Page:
Battle for the Soul of Occupy

Round #5 - Will MoveOn knock us out?

As we prepare for the May uprising, two power centers of our movement have announced plans for a spectacular bi-coastal May 1st bridge blockade. On the West Coast, Occupy Oakland and Occupy San Francisco are planning rush hour disruptions on the Golden Gate Bridge while in New York City, occupiers say they will block one or more Manhattan-bound bridges. These acts of nonviolent direct action will set the tactical tone for the next phase of Occupy: they signal the turn towards Strike actions aimed at disrupting the flow of money. And, on a deeper level, these blockades come at a pivotal moment for Occupy as the movement grapples with a battle for its soul.

The question many occupiers are debating is whether the spirit and voice of Occupy will stay with the new left horizontals who launched the uprising or whether it will move towards MoveOn’s 99% Spring, and their old left buddies at The Nation magazine, Ben & Jerry’s, et al.

For the first most spectacular days of Occupy – such as on September 24 when eighty Zuccottis were arrested and shocking footage of women getting maced was replayed on national television – MoveOn ignored our movement. They decided to jump on board much later when 700 nonviolent occupiers were arrested on the Brooklyn Bridge. They saw this mass arrest as an opportunity to fold Occupy into their electoral Rebuild the Dream campaign to bolster Obama. At a time when Occupy was inspiring hundreds of thousands of people across the nation to take the squares, set up leaderless encampments and reinvent democracy in people’s assemblies, MoveOn held an October 5 online “Virtual March on Wall Street” with their friends at Rebuild the Dream.

At the peak of Occupy, when the people’s movement had catalyzed a global day of action on October 15 that saw millions of us in 82 countries rally in financial districts and capital cities for real democracy, MoveOn tried to cash in on Occupy’s momentum with a donation pitch. “We have to capitalize on this momentum now,” wrote MoveOn in an email to its members. “Can you chip in $5?”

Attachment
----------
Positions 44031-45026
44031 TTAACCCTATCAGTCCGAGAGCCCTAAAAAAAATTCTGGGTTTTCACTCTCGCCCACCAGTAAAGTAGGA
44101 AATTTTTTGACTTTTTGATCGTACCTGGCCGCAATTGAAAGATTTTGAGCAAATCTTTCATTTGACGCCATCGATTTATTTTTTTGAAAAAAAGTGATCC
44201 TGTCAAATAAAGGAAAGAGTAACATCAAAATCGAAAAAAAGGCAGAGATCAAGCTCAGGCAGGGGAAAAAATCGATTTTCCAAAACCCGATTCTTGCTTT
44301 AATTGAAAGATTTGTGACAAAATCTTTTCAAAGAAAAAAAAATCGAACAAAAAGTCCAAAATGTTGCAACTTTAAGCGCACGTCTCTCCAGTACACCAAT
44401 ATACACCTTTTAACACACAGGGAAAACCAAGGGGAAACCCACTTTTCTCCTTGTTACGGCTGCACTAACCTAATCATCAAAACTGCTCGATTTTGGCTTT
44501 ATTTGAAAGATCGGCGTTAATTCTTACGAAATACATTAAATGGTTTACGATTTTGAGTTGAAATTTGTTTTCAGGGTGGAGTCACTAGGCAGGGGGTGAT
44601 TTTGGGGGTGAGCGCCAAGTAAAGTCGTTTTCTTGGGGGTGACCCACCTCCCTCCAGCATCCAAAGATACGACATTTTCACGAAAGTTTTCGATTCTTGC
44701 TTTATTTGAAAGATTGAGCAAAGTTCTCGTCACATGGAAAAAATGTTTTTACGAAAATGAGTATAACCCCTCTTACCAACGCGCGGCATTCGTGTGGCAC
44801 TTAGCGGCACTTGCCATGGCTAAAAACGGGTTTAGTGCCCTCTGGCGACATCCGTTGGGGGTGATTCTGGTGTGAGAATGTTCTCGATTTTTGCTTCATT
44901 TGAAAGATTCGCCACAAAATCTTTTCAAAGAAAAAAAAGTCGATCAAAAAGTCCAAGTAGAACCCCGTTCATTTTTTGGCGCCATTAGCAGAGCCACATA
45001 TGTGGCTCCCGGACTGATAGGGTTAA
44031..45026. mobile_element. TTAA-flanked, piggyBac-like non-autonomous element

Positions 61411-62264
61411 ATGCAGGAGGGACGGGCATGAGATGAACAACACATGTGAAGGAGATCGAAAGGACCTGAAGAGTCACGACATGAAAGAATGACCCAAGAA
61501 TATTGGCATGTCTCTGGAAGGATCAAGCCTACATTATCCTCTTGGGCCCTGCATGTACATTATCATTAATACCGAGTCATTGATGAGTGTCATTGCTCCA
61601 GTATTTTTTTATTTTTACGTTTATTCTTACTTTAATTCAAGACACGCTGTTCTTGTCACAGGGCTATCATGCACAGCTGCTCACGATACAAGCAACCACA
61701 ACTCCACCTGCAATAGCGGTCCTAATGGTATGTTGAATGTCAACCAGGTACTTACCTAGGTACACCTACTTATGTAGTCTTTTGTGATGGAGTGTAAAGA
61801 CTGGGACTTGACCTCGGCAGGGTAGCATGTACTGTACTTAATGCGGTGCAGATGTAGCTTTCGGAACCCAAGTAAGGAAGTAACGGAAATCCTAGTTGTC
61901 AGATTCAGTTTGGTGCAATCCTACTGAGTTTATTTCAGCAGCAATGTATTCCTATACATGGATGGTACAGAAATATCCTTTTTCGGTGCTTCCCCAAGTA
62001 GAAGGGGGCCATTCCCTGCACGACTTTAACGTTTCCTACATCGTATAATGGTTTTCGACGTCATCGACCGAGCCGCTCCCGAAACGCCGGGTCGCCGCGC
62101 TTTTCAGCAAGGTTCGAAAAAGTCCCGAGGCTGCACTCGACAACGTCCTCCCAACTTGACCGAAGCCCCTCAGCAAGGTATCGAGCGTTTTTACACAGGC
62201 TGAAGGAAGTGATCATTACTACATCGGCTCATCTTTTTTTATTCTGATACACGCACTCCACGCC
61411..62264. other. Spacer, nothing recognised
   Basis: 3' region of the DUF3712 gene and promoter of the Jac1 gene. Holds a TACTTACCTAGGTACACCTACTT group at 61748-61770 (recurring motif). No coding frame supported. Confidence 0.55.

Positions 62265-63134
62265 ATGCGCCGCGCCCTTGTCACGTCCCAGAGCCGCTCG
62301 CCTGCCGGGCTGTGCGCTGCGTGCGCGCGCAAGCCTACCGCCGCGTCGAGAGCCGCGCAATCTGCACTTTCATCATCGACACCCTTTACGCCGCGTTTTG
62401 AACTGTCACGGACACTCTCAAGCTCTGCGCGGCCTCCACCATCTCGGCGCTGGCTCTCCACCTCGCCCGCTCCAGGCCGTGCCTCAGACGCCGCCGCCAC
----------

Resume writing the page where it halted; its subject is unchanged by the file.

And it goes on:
And now, MoveOn wants to hijack our movement with their 99% Spring.

MoveOn is an existential threat to our movement because they don’t have a revolutionary bone in their body … if we give these clicktivists any more room then they will pull off a managed cooling of our revolutionary fervor … they will neuter the kind of bold, militant nonviolent direct actions that are the key to the next phase of our movement. Don’t let them do it!

Jump, jump, jump over the dead body of the old left!

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142 comments on the article “Battle for the Soul of Occupy”

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Liberation Now!

It interests me that Adbuster's lacks such faith in the Occupy it heralds as the saviors that it is spending all this time fostering such a fear based response to Move On's involvement in what is essentially a training on Non-Violent Direct Action (see for yourself by looking at the materials:

It also interests me that Adbusters (who I subscribe too, and who's content I generally enjoy) finds this so threatening to the "spirit" of Occupy that it seeks to divide a movement that, let's face it, isn't as broad and inclusive as we like to think we are. Occupy may have a lot of sympathizers, but most of the people at the camps and the actions were young, white, and middle class, like myself.

Alternately, I was at a Tax Day protest in Dewey Square in Boston this Tuesday and there was a coalition of groups representing organized labor, community groups, and immigrant groups, and not surprisingly it was the most diverse turn out of people I've seen yet. I'd guess over 500 people, with speakers who spoke Spanish and Mandarin, in addition to English.

I guess, what I'm saying is that if we really want to get out of our "pure" white, middle class bubble, we need to reach out to organizations and people who have been most marginalized and affected by the system. And to do that effectively we must have some humility and not act like we have all the answers and the only proper analysis and tactics. The overall tone and attitude of Adbusters right now is haughty, arrogant and misinformed.